For your Election Day amusement Perfect Duluth Day flashes back one decade to 2007, when Don Ness was elected mayor of Duluth. Above is WDIO-TV Eyewitness News footage from the primary on Sept. 11, and below is coverage by Fox 21 and WDIO from the general on Nov. 6.
Outgoing Duluth Mayor Don Ness announced at a news conference today he will launch a new business called Hillside Ventures. The Duluth News Tribune reports Ness will offer his services to assist clients with economic development and “public-sector strategy work, working with other communities in the region, especially on the problem-solving and visioning piece.”
Duluth Mayor Don Ness held his “Final Mayoral Address and Concert Celebration” at the DECC’s Symphony Hall on Dec. 16. Senator Al Franken was not able to attend, but sent this video in order to, “once and for all tell Don what I really think about him.”
In promotion of his recently released book, Hillsider, Duluth Mayor Don Ness has repeatedly shared his story of “a gift not given.” It’s from pages 155-156, under the title “Clooney & Zellweger.” The abridged version of the story goes like this:
George Clooney and Renee Zellweger made a trip to Duluth in 2008 to promote the movie Leatherheads, the plot of which is loosely based on the Duluth Eskimos football team. Ness was in his first month as mayor, and obviously wanted to impress the celebrities and do Duluth proud in front of the national media. He assigned his staff to put together an appropriate welcome gift for Clooney and Zellweger. The process of hunting down an old leatherhead helmet for an impressive plaque turned daunting, however, and on the morning of the visit the mayor discovered the gift ended up being a rather pathetic-looking miniature leatherhead resting on a small wooden pedestal. Ness made the executive decision to present the customary mayoral proclamation instead. He concludes his story with the punchline: “Over the years I’ve reconsidered a lot of choices. This isn’t one of ’em.”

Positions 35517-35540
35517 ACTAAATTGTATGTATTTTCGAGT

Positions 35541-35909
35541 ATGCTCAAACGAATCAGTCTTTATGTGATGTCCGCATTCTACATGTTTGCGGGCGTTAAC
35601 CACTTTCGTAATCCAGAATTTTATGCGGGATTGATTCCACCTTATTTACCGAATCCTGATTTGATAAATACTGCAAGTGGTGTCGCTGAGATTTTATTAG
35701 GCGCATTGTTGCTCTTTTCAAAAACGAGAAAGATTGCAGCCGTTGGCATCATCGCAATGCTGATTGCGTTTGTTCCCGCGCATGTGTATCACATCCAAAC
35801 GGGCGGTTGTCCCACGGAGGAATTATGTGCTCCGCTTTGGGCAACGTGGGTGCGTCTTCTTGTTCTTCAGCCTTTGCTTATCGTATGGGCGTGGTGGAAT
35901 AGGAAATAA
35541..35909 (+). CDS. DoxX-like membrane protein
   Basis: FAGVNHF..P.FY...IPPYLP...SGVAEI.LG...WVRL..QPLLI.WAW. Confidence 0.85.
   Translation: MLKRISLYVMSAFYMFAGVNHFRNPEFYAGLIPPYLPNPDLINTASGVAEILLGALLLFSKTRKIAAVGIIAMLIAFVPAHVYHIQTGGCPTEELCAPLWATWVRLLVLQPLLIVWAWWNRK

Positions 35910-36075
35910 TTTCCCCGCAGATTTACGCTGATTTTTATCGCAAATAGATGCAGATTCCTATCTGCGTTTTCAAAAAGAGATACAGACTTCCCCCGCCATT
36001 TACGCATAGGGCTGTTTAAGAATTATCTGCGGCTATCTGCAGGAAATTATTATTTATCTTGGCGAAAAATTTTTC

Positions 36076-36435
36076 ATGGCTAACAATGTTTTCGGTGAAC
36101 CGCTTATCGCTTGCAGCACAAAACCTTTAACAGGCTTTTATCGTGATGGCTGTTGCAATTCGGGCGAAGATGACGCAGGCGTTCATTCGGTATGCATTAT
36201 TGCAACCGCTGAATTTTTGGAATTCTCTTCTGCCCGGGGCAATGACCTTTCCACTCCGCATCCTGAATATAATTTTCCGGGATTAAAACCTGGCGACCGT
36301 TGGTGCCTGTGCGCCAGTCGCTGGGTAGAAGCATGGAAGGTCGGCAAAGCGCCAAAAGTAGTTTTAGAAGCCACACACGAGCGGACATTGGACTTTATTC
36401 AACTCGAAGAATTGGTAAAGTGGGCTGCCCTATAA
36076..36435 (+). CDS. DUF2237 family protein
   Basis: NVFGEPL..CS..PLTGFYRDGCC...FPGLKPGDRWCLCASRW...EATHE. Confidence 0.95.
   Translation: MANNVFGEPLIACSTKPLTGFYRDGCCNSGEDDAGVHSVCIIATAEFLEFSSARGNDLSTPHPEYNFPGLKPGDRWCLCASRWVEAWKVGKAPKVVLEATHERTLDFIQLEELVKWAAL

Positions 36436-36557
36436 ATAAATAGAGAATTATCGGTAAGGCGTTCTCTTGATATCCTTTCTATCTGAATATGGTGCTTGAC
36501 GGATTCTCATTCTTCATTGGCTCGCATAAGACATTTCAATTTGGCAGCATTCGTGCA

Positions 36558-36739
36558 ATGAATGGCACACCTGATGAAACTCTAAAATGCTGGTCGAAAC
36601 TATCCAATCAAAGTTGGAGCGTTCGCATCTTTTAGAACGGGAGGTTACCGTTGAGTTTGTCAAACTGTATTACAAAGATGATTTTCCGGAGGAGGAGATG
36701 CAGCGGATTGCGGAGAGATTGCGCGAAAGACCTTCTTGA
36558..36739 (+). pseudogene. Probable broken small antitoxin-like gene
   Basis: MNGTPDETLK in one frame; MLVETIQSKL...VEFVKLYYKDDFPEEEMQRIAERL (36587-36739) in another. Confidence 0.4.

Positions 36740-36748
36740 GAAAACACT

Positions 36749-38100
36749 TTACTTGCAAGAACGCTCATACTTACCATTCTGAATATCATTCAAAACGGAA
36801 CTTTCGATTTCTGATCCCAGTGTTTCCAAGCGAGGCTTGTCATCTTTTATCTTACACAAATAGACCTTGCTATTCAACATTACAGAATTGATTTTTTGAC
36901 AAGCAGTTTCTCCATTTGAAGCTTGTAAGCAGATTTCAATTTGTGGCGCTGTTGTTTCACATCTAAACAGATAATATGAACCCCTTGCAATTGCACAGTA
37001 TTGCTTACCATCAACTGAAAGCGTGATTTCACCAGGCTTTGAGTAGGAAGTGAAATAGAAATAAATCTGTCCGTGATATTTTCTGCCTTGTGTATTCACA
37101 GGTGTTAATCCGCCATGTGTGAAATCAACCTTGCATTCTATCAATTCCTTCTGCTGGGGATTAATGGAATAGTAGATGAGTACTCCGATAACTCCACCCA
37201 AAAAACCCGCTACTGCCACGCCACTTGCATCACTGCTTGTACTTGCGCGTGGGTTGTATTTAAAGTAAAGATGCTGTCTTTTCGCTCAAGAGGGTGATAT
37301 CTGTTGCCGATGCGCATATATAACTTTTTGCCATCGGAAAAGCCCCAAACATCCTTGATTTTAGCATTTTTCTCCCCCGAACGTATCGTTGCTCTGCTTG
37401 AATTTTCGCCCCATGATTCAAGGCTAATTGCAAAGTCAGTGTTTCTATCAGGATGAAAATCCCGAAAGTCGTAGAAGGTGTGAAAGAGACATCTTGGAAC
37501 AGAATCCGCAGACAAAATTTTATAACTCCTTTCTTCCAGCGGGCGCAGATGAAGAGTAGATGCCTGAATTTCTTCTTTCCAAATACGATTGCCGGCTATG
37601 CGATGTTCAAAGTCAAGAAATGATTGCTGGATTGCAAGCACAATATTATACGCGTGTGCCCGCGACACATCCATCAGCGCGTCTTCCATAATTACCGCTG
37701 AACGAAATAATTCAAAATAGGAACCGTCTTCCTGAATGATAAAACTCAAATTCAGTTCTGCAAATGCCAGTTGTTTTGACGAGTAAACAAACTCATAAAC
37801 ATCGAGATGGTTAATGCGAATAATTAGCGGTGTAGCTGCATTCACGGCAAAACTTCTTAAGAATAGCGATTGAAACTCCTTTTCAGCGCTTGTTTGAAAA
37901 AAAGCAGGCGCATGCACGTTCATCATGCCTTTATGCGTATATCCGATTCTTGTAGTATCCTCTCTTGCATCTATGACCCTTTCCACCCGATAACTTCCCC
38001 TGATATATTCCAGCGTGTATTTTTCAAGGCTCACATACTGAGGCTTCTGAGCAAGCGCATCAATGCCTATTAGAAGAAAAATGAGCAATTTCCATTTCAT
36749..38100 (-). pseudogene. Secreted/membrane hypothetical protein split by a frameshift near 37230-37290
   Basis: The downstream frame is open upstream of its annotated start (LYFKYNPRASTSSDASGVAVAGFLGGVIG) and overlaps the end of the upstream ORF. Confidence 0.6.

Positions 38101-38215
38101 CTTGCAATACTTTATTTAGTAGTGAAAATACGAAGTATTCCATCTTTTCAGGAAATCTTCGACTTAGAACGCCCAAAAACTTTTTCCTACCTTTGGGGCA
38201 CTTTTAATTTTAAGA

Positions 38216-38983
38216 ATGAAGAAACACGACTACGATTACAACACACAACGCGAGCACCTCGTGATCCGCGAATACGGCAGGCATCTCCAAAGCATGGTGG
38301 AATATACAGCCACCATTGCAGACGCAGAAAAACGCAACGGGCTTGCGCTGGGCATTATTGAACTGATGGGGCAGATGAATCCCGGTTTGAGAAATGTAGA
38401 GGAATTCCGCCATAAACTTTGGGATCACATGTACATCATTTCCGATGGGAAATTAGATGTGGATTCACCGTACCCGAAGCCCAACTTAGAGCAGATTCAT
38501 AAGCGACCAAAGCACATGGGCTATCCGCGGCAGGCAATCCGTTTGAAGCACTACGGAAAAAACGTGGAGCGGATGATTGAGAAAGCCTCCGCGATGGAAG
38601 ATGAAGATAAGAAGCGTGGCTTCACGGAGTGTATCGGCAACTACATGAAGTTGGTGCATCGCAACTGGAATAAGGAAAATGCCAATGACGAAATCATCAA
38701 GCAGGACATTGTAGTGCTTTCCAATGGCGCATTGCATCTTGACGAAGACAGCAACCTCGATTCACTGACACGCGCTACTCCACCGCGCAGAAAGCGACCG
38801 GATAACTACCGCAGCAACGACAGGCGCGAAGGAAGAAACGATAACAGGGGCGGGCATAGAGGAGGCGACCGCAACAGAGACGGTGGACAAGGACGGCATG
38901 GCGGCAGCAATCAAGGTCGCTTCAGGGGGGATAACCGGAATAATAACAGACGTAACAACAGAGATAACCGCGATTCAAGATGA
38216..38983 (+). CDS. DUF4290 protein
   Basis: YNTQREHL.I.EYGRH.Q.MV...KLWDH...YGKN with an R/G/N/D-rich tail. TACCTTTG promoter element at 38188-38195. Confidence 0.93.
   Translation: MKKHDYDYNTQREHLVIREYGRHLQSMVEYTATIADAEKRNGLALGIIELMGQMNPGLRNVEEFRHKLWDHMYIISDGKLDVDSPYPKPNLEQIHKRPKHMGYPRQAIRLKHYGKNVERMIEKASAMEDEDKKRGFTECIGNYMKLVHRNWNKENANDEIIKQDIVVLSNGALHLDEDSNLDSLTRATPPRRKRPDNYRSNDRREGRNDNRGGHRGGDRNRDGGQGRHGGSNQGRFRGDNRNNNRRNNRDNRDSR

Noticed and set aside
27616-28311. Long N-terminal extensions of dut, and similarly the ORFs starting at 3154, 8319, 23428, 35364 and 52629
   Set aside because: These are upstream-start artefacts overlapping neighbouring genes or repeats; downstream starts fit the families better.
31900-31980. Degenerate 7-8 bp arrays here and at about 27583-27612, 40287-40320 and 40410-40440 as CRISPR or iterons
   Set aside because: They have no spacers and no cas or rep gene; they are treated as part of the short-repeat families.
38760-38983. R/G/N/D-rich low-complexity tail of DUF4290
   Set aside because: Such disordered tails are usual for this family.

Ness told the story last night at the DECC, which reminded me that after he told the story a few weeks ago at the Red Herring Lounge I asked him what happened to the silly little leatherhead-on-a-stick. He said he had no idea. It’s not in his office, and he hasn’t really asked around about it.
Did it land in the trash? Is it on a city employee’s mantle? Inquiring minds want to know.
President Bill Clinton was in Duluth on Nov. 4, 1994. Eyewitness News’ Colleen Mahoney interviewed three Duluth gawkers who were hanging out across the street from the Downtown Holiday Inn, where the president spent the night. One of the two unnamed UMD students interviewed was future Duluth Mayor Don Ness.
Clinton was in Duluth to stump for Ann Wynia, Minnesota’s DFL candidate for U.S. Senate. She ultimately lost to Rod Grams.
Clinton’s agenda for the day included a 3.5-mile run on Skyline Parkway from Twin Ponds to about 40th Avenue West. The Wynia rally was held at UMD’s Romano Gym.
“Don Ness doesn’t want to be America’s most popular mayor anymore,” reads the headline of a feature on the Minneapolis-based nonprofit news website MinnPost. “Ness, at 41, is doing what is inconceivable to some: stepping away from politics indefinitely at the height of his career — a move that has left many in Duluth and around the state wondering: Why?”
On Twitter, Ness offers an alternate title for the story:
Two books lead the list of recommended local reads this fall: One is a new book by Duluth’s outgoing mayor, which will no doubt generate tons of attention before anyone fully reads it. The other is an impressive memoir published back in March by a humble Lakesider, which deserves to be held up next to Duluth’s highest ranking literary office.
After a fairly long period of dormancy in mayoral politics in Duluth, Howie Hanson announced that he would be running for mayor in the next election, 14 months from now, prompting Don Ness to invite him to debate, even though he isn’t sure he’s running.
Twin Cities Business magazine has named Duluth Mayor Don Ness the 2013 Person of the Year. Editor-in-Chief Dale Kurschner wrote in a statement that Ness “stood out for outstanding leadership that has strengthened our state’s economy, business opportunities and culture.”
Four mayors in Denmark now know what it’s like to become a target of an international recording label out for blood over copyright. The controversy stems from the publication of a YouTube video featuring the officials dancing to Gangnam Style. Universal Music, the company holding the copyright to the original track, have warned the mayors that unless they pay $42,000 by tomorrow, a copyright infringement battle will follow.